After 100 years of speculation, scientists have finally found proof that strong tides can trigger earthquakes.
The link was confirmed by a trio of researchers at the University of California at Los Angeles and the National Research Institute for Earth Science and Disaster Prevention in Japan. Using historical earthquake records and satellite-based observations of tides, the researchers found that &to=http://newsfromrussia.com/accidents/2004/10/25/56792.html' target=_blank>large earthquakes near certain types of faults along coastlines were three times more likely to occur during high tides than low tides, Wired News.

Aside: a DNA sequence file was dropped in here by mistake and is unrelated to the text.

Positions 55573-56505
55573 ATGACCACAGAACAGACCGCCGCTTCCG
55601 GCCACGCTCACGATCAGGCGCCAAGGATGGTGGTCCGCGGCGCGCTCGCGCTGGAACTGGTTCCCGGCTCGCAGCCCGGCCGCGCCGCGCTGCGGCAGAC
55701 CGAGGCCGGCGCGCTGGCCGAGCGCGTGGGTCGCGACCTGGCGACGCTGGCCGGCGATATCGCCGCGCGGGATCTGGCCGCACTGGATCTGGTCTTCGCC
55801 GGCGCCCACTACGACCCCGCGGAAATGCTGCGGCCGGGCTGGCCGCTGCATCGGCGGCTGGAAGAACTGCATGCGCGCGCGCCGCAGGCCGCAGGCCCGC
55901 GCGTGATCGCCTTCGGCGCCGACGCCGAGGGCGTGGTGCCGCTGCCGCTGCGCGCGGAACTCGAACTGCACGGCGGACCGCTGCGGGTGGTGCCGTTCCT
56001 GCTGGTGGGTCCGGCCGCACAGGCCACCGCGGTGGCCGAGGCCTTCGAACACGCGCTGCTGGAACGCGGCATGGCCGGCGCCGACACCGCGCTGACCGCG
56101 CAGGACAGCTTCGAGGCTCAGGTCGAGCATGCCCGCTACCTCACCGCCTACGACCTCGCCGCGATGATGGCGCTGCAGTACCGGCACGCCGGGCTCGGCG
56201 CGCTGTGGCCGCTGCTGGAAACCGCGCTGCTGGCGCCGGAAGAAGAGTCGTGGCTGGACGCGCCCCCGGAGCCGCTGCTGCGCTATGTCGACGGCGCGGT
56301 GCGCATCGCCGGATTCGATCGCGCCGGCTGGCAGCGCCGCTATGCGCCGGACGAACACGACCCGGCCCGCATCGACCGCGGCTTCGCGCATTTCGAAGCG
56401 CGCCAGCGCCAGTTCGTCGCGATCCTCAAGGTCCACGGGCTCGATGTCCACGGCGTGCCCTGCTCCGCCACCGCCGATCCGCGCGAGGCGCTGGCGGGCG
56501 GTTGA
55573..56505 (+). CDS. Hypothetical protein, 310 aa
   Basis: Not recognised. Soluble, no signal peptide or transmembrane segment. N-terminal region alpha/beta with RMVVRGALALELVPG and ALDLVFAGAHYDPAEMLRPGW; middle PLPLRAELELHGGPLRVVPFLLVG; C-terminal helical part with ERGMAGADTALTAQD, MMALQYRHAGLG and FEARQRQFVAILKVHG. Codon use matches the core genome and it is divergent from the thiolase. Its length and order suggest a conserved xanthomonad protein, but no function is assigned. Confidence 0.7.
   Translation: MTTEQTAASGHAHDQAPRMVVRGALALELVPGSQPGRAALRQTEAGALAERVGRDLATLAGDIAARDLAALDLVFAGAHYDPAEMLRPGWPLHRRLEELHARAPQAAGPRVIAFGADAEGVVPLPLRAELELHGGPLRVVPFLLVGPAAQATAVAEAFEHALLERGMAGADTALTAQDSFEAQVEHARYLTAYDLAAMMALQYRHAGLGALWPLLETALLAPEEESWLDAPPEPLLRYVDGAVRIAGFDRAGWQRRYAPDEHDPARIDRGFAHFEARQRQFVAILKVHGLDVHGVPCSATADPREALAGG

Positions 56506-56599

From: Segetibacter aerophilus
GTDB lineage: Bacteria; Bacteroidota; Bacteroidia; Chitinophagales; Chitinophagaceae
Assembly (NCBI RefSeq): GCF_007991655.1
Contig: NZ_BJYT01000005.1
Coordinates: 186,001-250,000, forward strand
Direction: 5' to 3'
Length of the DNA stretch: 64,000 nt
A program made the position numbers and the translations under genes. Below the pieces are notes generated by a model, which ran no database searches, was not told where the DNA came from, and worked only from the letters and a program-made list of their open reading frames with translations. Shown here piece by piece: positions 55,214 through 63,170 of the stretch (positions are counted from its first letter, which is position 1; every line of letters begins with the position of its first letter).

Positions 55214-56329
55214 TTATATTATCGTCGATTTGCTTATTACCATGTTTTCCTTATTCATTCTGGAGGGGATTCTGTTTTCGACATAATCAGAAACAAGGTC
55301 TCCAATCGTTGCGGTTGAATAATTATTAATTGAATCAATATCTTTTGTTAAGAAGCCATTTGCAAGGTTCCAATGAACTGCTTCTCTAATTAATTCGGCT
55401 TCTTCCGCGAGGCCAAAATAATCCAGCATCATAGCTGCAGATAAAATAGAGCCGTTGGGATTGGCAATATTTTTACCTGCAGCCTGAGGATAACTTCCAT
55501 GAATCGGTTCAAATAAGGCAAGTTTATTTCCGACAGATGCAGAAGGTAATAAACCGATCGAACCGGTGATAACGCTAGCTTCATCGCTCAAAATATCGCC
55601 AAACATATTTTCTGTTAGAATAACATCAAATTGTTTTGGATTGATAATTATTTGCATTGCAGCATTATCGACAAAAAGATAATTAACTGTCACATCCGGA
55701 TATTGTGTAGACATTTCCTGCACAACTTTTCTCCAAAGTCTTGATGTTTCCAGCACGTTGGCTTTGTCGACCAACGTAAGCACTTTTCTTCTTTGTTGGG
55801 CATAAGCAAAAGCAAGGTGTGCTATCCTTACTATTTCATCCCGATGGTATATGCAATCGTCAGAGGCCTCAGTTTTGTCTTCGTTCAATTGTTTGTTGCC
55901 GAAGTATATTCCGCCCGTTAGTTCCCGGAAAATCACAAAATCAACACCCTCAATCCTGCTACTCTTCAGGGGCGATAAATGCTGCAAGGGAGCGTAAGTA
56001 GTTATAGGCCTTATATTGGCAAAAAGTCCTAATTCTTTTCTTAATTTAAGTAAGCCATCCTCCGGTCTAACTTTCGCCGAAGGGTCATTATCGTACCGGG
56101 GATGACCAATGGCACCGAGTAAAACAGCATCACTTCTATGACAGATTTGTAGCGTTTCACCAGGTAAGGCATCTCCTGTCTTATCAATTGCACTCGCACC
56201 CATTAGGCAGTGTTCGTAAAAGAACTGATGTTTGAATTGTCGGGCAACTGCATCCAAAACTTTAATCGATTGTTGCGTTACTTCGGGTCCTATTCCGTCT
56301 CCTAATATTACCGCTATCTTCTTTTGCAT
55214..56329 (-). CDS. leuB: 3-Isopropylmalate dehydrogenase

According to National Geographic, the team used the Harvard Centroid-Moment Tensor (CMT) catalog to examine over 2,000 seismic events at shallow thrust faults around the world. The team researched quakes above 5.5 on the Richter magnitude scale that occurred from 1977 through 2000.
The faults also occur in areas where larger ocean tides occur more frequently. In study areas along the continental margins of Japan, New Zealand, Alaska, and the west coast of South America, very large tides coincide with thrust subduction-zone, or faults. Thrust faults are cracks in Earth's crust where one continental plate is rising up and over the other.